MORRISVILLE, N.Y. — Before they go out into the field to study reptiles and amphibians, students in Associate Professor Eric Diefenbacher’s Herpetology class get an indoor lesson in how to safely handle them.
A table lined with frogs, lizards and snakes in captive tanks set the scene for one of his first classroom lessons this semester, a real-life learning exercise for students who will venture out to study the creatures in their natural habitat in the coming weeks.
In-between instructions on how to handle, safely collect and properly measure them, Diefenbacher entwined interesting facts about each one, sharing his vast herpetology knowledge.
Among the classroom visitors were some from Diefenbacher’s domestic collection — a Nelson’s milk snake, crested gecko and blue-tongued skink (lizard), while others were caught in the wild — a redbelly snake, Eastern garter snakes, adult wood frog, green frog tadpoles and adult green frogs.
Diefenbacher’s class is one of the ways students gain valuable field skills and get an opportunity to explore different career choices. The work they do also provides important research for sites they visit.
The popular class, a requirement for certain majors, is also offered as an elective. Alyssa Derr chose the class to augment her natural resources conservation (NRC) associate degree. Derr switched gears during the pandemic, trading in her art history degree for one in NRC and a chance to eventually pursue pest management and invasive species management.
“It will be good for me to know what is around and what I may face in the field,” she said. “Everything I learn can be applied in the future.”
Her own fascination with reptiles started 22 years ago with a pet ball python. Captivated by the snakes Diefenbacher brought to class, her eyes were on the skink. “I have never seen a skink and the one in front of me is pretty amazing,” she said.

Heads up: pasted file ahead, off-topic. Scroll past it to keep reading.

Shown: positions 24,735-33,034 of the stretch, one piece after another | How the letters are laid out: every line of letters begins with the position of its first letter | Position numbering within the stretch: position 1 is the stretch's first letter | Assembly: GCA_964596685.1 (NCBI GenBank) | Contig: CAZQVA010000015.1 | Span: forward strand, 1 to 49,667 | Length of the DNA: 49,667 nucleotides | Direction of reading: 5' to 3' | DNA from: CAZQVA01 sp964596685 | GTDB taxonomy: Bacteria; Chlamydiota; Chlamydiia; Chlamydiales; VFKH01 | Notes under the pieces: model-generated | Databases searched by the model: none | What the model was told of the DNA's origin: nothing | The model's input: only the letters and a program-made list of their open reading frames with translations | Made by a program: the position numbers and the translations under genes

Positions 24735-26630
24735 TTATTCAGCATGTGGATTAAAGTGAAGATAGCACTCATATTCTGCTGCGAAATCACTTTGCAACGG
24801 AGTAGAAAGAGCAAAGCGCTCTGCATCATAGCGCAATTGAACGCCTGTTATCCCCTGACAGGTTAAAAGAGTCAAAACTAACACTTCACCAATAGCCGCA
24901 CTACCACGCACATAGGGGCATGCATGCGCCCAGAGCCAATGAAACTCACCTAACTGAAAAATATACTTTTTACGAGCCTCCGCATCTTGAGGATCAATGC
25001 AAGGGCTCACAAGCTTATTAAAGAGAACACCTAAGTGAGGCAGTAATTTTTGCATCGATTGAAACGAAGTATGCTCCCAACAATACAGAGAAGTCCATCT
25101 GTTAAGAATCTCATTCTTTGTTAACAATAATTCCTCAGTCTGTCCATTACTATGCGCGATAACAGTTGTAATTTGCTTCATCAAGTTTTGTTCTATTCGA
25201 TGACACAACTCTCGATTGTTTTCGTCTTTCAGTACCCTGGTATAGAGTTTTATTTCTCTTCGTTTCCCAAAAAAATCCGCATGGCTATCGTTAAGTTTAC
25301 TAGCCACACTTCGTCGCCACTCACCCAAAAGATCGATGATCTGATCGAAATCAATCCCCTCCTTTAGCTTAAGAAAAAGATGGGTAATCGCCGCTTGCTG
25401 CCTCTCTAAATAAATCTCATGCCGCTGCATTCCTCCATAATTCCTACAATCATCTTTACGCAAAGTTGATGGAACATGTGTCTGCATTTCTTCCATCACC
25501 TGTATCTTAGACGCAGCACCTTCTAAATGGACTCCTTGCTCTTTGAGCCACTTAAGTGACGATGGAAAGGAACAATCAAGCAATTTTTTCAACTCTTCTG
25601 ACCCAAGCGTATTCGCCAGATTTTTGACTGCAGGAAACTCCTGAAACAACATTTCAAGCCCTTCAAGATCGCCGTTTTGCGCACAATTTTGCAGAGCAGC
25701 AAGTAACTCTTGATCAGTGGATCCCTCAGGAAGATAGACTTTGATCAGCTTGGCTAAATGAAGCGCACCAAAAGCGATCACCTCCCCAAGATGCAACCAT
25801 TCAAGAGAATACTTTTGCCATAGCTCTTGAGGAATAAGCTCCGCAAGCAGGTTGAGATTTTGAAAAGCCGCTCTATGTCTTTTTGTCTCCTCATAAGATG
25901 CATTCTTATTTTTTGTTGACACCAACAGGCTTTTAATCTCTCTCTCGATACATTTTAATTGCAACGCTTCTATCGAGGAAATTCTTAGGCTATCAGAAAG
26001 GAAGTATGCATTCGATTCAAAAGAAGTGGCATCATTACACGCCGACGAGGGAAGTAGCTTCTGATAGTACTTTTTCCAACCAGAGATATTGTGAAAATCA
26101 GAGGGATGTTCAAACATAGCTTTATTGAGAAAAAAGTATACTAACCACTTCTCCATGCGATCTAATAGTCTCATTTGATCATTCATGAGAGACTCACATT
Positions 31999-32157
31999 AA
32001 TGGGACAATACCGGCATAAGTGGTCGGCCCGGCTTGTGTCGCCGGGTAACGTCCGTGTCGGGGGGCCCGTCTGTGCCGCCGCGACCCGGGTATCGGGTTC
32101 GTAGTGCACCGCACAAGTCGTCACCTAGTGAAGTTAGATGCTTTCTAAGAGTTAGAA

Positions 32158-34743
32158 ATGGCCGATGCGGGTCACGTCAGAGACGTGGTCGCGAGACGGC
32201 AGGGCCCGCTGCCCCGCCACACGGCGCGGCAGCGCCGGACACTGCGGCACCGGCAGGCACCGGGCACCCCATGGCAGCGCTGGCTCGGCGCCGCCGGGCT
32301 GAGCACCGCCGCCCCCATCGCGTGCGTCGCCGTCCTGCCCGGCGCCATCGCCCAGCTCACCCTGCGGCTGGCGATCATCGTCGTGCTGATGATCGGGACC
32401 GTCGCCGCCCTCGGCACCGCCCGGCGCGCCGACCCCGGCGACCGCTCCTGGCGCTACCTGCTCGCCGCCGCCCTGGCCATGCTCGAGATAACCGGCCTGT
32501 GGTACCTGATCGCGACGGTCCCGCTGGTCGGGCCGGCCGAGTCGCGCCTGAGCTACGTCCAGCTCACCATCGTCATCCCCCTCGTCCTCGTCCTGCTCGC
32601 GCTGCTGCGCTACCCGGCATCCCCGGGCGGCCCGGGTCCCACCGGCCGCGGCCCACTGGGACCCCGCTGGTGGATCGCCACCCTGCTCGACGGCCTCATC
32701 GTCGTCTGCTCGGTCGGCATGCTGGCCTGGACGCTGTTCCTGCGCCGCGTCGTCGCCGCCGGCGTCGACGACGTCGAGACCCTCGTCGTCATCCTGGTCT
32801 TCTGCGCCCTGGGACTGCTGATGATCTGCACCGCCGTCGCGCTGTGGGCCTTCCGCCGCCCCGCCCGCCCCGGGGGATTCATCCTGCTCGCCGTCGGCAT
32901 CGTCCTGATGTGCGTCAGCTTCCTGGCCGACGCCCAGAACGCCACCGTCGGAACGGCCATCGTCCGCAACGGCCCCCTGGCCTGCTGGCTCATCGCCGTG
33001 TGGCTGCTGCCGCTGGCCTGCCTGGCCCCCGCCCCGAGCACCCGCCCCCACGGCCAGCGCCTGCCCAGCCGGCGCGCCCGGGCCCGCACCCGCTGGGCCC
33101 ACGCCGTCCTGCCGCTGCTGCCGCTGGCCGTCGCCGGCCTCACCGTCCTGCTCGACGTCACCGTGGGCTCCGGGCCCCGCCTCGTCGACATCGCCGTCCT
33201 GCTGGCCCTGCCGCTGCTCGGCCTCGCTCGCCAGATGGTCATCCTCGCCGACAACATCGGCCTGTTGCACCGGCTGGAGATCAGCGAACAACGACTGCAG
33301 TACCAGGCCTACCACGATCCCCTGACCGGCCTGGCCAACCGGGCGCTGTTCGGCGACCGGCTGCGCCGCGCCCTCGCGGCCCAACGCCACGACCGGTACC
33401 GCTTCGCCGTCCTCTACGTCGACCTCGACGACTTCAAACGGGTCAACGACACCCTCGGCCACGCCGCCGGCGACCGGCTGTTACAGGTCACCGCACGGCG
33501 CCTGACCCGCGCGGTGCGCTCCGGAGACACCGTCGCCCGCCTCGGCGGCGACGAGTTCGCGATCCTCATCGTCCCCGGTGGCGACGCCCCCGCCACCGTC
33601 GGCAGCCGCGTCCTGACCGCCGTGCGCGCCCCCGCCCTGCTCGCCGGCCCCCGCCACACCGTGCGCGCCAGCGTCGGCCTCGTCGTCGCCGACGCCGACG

“Everything they learn here they can apply directly in the field,” Diefenbacher said. “When they go out into their careers, they will have all of the knowledge to do things properly.”
Diefenbacher, of Norwich, an organismal biologist specializing in herpetology with a background in regenerative/developmental biology, ecology and natural history, teaches at both the SUNY Morrisville and Norwich campuses.
“As a practitioner in applied learning I enjoy and utilize research in my classes to enhance regular course work both during lecture and labs,” he said. “I operate an undergraduate research lab whereby students can further their resume by taking part in a wide variety of projects and potentially get college credit for doing so.”
Projects have ranged from salamander assemblages, aquatic drone efficacy in turtle surveillance, helping local entrepreneurs create better fungus-growing kits for educators nationwide, aquatic system health and monitoring, as well as others which have received local and state level recognition.
Students in his lab have published in scientific journals and received presentation awards at several local and statewide research conferences.
Diefenbacher also collaborates with local environmental agencies, non-profit organizations, school districts and teachers to enhance educational delivery on a wide range of biological topics.